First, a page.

Posts filed under ‘reuse’
• reuse lint to start fires. stuff an empty paper egg cartons with lint. stuff it full and close the lid. make a hole in each “egg” at the bottom of the carton. pour melted candle wax in each hole. let this dry until the wax is hard (2-3 hours).
• put all the soap chips in the foot of an old stocking, hang it near a faucet outside to wash hands
• break up the last remains of the soap bar, put in a pump bottle, add some water, shake and you have liquid soap
• make a soapy scrubber. place small bits of leftover soap into a square of nylon netting, fold the netting so there are several layers around the soap, then tuck in all the edges with heavy thread. use for scrubbing collar stains or cleaning hands after gardening or painting.
• make soap on a rope, sew up a drawstring bag, say, out of an old washcloth, and deposit your soap bits inside. next, throw in a couple of tablespoons of dried herbs, like chamomile and lavender plus a couple of tablespoons of medium ground oatmeal to act as a skin softener.
• to recycle your soap scraps into new bar soap, place 2 cups of grated soap scraps in a saucepan and cover them with water. let them soak for 24 hours, giving them a stir every now and then. next, bring the pan to a boil, remove it from heat and add a tablespoon of vegetable oil for each cupful of soap soup. pour the mixture into molds–milk cartons work great. after they’ve hardened, you can cut them into smaller bars, but let them cure for two weeks before you use them.
• to make a cleaning gel, place 2 cups of grated soap bits in a saucepan, covering them with water. wait 24 hours, stirring the soap soup now and then. after 24 hours, bring the mixture to a boil, stirring occasionally. reduce to a simmer and then whisk or mash the mixture to completely dissolve the soap. remove from heat and allow to cool. for each cup of soap gel in the pan, add two cups of talcum powder and two tablespoons of mineral turpentine. mix the concoction well and store in a wide-mouth container with a tight-fitting lid. this super-soap can be used as a general purpose household cleaner as well as a laundry aid.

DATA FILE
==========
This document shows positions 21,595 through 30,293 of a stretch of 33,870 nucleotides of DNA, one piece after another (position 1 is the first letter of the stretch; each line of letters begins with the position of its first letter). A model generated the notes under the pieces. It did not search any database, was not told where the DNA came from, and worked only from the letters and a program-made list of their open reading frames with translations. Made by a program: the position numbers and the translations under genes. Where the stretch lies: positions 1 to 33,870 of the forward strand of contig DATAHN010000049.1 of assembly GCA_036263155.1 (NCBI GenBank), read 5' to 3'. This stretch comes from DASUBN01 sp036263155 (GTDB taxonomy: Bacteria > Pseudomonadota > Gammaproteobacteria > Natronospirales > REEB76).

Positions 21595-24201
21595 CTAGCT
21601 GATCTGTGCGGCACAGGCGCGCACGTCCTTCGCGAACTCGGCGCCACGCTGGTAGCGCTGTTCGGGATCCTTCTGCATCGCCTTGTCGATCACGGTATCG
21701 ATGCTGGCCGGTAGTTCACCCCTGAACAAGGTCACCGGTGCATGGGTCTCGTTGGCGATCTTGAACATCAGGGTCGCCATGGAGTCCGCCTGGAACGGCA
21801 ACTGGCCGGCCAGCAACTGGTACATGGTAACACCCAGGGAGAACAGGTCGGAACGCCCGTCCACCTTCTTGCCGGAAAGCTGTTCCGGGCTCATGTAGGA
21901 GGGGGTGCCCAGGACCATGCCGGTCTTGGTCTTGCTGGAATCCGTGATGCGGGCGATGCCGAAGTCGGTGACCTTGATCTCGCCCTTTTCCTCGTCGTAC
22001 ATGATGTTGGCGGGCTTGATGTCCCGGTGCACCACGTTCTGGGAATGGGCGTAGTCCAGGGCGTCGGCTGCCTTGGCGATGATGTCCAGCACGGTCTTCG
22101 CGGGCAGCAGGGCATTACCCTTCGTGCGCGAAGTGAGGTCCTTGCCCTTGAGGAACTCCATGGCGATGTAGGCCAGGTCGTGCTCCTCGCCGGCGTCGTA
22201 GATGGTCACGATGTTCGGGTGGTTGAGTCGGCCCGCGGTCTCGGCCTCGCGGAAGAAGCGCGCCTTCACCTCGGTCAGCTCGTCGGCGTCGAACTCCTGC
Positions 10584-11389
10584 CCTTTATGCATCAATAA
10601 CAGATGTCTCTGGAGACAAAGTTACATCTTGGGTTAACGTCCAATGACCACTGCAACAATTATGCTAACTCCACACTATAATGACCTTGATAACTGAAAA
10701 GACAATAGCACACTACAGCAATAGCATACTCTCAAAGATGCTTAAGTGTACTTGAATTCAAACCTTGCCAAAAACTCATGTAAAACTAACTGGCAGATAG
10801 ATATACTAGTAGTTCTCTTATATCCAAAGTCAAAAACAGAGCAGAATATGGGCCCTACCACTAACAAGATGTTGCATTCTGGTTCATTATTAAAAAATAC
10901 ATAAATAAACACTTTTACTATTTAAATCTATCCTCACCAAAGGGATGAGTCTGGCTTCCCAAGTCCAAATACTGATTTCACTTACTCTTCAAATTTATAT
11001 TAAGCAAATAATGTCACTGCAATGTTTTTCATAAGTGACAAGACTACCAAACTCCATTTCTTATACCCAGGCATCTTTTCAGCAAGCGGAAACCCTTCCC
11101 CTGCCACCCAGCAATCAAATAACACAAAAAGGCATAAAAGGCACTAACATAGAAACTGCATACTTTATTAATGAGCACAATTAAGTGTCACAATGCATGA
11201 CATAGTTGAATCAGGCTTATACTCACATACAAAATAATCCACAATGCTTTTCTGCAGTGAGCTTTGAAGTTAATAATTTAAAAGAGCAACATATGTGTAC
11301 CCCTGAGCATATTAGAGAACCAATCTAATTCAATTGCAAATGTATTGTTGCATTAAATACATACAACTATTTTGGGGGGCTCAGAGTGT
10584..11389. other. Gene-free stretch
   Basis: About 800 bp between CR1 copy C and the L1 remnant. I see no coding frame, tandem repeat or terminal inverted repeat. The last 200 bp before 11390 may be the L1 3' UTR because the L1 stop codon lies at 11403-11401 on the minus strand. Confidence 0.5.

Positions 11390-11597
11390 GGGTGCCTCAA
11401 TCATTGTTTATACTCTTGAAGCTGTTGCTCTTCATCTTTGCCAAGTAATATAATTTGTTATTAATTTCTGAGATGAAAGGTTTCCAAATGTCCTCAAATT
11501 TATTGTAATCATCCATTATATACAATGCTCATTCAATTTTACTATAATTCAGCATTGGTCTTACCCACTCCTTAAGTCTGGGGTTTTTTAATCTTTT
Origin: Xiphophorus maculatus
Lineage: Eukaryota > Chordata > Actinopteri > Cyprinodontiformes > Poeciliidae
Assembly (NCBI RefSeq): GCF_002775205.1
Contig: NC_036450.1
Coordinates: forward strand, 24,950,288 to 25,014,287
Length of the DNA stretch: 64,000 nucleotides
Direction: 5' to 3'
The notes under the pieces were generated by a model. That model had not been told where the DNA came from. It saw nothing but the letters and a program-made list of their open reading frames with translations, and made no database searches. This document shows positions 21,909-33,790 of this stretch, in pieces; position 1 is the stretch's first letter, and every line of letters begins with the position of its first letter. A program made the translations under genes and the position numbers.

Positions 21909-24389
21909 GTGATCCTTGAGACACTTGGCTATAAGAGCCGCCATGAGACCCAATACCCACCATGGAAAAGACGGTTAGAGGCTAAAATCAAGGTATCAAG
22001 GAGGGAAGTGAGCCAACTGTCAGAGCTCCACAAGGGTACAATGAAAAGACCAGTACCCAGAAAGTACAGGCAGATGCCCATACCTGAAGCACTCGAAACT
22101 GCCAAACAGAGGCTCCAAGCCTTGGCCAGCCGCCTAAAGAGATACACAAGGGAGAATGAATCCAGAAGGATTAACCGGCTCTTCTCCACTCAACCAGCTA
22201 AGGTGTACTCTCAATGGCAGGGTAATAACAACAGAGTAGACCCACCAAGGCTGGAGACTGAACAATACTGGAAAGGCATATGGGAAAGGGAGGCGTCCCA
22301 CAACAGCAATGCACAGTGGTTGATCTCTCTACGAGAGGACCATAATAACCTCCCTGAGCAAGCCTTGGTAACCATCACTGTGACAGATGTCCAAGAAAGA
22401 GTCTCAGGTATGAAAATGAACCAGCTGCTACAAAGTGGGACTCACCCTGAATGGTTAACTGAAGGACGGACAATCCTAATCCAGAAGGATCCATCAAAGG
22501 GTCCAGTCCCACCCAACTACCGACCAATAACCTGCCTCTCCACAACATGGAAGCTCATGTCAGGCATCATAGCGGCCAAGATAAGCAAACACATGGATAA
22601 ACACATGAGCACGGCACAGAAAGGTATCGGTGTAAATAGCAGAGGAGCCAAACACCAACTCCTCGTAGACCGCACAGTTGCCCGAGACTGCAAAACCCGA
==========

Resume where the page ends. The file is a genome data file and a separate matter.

for ways to turn soap chips and slivers into new soap visit:
for products to help you save soap visit:
take this national geographic quiz to see how eco-friendly your outdoor summer activity really is, and learn about the small things you can do to make it even greener.
summertime means fun in the pool. we all love those colorful foam noodles we use in the pool. you can blow water through it’s inner tube, fold it and sit on it. pool noodles are a blast of summer fun. at the end of the swimming season though you’ll find yards littered with broken, forgotten noodles. this year don’t toss that broken toy away. here are some ways to recycle pool noodles and keep summer fun living on throughout the year.
little boys and little girls can think about summer all year long with this recycling idea. cut your noodle, mom and dad, into varying lengths. with the noodle pieces cover bare bicycle frames. just make a slice on one side and slip it over the frame. secure the noodle pieces with colored duct tape. this would keep noodles from getting caught up in spokes or chains. also, don’t noodle areas that would make cycling dangerous. the hollow inner tube of the noodle comes in varying sizes so be sure and pick the size that’s right for your child’s frame.
this is a fun craft for kids and grown ups. make an animal using wooden dowels. you could make a horse, dog or whatever animal you like. after you create your animal with the wood, add the foam noodle pieces to give your animal ‘bones’ some flesh. use buttons to glue on eyes and other features. the possibilities are endless with your noodle animals.